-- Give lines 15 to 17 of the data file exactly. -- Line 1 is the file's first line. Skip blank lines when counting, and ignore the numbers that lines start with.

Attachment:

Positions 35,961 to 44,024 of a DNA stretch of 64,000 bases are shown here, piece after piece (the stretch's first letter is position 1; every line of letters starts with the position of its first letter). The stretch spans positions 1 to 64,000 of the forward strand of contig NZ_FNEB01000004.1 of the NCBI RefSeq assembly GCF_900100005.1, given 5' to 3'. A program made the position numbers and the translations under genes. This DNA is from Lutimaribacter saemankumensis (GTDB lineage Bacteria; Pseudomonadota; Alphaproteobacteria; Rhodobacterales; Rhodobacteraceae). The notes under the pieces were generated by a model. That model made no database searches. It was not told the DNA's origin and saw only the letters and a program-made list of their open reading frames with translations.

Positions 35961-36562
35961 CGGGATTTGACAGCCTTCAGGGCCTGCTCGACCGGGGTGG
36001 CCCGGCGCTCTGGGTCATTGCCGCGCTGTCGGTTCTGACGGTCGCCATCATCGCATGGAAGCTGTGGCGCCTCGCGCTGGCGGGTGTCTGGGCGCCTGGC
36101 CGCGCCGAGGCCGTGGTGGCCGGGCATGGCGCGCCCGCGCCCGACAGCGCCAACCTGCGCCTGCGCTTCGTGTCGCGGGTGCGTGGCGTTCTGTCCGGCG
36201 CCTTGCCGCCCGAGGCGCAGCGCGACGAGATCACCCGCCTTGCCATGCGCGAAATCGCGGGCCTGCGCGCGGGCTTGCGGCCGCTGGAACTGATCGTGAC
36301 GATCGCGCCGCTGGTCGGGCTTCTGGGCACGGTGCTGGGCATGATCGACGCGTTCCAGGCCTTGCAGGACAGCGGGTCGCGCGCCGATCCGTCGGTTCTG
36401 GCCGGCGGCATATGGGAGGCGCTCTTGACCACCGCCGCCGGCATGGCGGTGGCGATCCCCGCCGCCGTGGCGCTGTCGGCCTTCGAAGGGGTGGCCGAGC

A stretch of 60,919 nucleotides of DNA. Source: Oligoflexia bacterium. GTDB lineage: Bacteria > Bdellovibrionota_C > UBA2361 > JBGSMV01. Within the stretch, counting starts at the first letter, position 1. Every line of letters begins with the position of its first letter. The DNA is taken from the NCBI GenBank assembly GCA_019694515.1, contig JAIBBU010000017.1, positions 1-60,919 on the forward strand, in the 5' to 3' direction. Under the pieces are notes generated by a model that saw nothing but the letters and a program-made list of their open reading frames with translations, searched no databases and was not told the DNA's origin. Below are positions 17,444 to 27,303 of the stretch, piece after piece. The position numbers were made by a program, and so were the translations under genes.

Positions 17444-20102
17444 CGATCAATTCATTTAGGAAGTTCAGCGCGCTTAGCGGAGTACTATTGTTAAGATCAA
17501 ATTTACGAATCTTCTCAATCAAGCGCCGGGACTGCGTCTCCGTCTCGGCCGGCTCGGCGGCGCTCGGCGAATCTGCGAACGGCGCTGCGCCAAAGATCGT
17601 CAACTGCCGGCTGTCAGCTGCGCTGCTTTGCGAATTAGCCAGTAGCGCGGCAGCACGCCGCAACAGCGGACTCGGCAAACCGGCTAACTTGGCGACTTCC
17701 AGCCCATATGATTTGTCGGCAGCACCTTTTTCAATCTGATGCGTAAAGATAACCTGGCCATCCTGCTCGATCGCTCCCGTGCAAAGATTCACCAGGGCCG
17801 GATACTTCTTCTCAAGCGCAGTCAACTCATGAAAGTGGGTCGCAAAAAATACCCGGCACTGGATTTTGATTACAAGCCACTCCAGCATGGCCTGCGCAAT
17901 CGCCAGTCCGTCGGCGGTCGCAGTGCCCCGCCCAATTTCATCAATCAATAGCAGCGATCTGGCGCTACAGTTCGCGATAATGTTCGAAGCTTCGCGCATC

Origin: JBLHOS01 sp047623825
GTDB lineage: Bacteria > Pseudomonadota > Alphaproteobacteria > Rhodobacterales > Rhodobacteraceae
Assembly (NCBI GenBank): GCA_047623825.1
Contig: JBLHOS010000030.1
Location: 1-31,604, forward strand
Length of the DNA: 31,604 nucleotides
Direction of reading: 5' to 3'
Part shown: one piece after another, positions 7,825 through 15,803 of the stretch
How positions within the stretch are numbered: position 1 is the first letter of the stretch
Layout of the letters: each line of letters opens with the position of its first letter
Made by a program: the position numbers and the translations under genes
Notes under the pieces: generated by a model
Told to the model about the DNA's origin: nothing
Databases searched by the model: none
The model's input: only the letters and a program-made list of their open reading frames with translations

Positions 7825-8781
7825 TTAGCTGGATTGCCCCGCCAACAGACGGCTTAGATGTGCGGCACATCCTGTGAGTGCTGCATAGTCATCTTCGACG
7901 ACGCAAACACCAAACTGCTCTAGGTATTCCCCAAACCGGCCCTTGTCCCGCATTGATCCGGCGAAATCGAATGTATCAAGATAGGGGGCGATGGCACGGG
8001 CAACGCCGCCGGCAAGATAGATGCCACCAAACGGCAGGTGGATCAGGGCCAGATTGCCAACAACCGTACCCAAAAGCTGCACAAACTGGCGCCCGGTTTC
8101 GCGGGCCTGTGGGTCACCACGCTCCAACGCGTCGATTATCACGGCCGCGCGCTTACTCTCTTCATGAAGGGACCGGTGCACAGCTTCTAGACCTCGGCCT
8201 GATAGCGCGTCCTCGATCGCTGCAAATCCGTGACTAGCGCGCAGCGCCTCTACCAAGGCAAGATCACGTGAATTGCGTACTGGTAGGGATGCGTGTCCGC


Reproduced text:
17801 GATACTTCTTCTCAAGCGCAGTCAACTCATGAAAGTGGGTCGCAAAAAATACCCGGCACTGGATTTTGATTACAAGCCACTCCAGCATGGCCTGCGCAAT
17901 CGCCAGTCCGTCGGCGGTCGCAGTGCCCCGCCCAATTTCATCAATCAATAGCAGCGATCTGGCGCTACAGTTCGCGATAATGTTCGAAGCTTCGCGCATC

Origin: JBLHOS01 sp047623825